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Six month tracking of microbial growth in a metalworking fluid after system cleaning and recharging.

Veillette-M; Thorne-PS; Gordon-T; Duchaine-C
Ann Occup Hyg 2004 Aug; 48(6):541-546
Large volumes of metalworking fluids (MWFs) are used in manufacturing industries for cooling and lubrication of metal pieces and tools during machining. MWFs accumulate microbial growth through continuous recirculation and reuse. We studied the progression of microbial contamination for 6 months after dumping, cleaning and recharging (DCR) of a large semi-synthetic MWF system managed with several biocides. Fresh, uncontaminated fluid was added to the system after extensive cleaning. The following samples were collected and analyzed: pre-DCR fluid (before system cleaning); neat fluid diluted to 6% with water; in use MWF 12 h and 1, 3 and 6 months post-DCR. Samples were analyzed for total microorganism concentrations by direct counting using fluorescence microscopy and by plate counting on various media (R2A, BHI, Middlebrooks and rose bengal under aerobic conditions). In addition, PCR was performed for the detection of mycobacteria. There was a rapid progression in the total bacterial counts as determined by fluorescence microscopy: 5.7 x 10(7) cells/ml in the pre-DCR used fluid, no measurable bacteria in the neat fluid, 6.9 x 10(6) cells/ml after 12 h and 2.2 x 10(6), 3.6 x 10(8) and 6.1 x 10(8) cells/ml after 1, 3 and 6 months, respectively. On average, only 0.2% of the direct count organisms were quantified on R2A cultures. PCR showed the presence of mycobacteria in the used MWF at 3 and 6 months. Mycobacteria were also identified from cultures on Middlebrooks and R2A. This study demonstrates that standard methods for cleaning MWF systems are inadequate since residual bacteria in the system can rapidly repopulate the newly charged MWF.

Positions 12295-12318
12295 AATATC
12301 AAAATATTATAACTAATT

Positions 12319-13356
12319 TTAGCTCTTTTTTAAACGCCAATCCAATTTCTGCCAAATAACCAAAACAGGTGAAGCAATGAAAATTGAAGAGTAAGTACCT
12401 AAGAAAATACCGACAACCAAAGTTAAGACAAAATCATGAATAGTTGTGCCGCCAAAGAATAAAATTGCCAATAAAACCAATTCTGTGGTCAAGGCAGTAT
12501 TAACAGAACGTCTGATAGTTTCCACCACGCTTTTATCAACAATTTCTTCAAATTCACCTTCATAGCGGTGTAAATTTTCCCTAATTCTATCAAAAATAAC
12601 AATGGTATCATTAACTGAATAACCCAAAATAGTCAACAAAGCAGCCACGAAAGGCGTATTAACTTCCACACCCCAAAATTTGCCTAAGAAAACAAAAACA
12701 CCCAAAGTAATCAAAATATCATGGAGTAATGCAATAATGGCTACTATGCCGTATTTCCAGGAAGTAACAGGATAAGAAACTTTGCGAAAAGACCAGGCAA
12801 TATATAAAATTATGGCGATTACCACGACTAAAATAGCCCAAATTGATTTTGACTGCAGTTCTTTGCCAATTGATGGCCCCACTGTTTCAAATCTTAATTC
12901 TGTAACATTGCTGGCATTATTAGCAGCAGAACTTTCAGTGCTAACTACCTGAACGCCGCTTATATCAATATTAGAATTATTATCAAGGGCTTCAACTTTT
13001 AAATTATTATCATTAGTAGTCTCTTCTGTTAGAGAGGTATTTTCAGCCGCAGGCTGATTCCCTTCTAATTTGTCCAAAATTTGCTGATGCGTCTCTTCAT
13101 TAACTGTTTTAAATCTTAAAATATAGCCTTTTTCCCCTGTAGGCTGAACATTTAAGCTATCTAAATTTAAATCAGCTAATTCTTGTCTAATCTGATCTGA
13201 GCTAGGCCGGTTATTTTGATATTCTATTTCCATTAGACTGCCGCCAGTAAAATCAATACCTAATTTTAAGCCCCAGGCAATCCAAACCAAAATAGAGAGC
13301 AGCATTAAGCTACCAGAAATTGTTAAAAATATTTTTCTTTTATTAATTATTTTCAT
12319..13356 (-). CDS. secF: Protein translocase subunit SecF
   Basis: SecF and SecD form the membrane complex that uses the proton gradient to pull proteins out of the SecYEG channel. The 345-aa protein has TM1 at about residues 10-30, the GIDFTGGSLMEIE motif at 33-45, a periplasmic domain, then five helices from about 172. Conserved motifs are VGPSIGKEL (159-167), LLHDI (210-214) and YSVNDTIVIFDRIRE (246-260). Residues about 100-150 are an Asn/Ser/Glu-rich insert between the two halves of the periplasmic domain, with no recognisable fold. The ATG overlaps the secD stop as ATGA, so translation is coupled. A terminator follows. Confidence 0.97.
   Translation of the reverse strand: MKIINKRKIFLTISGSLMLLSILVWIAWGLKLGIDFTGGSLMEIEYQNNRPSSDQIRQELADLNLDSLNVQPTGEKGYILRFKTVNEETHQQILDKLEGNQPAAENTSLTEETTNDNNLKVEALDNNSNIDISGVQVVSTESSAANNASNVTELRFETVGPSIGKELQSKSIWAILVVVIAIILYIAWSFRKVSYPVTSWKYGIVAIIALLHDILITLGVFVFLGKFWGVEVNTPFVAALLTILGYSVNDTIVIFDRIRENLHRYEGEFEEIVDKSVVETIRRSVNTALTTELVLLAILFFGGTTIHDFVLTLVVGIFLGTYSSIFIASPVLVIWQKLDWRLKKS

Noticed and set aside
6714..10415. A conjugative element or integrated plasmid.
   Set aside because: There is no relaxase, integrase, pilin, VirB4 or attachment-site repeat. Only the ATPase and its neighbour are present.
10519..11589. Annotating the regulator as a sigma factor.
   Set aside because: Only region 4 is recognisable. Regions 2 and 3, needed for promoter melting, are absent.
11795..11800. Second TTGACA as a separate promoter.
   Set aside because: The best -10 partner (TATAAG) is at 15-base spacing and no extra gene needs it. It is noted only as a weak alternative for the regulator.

Pulmonary-system; Toxins; Lung-cells; Respiratory-irritants; Inhalation-studies; Mucous-membranes; Microscopic-analysis; Microscopy; Fluids; Microorganisms; Bacteria; Author Keywords: biocides; machining; metal working fluids; mycobacteria; PCR
Caroline Duchaine, Centre de Recherche, Hopital Laval, Institut Universitaire de Cardiologie et de Pneumologie and Departement de Biochimie et de Microbiologie de l'Universite Laval, 2725 Chemin Ste-Foy, Quebec, Ste-Foy, G1V 4G5, Canada
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Journal Article
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Annals of Occupational Hygiene
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New York University, New York, New York
Page last reviewed: September 2, 2020
Content source: National Institute for Occupational Safety and Health Education and Information Division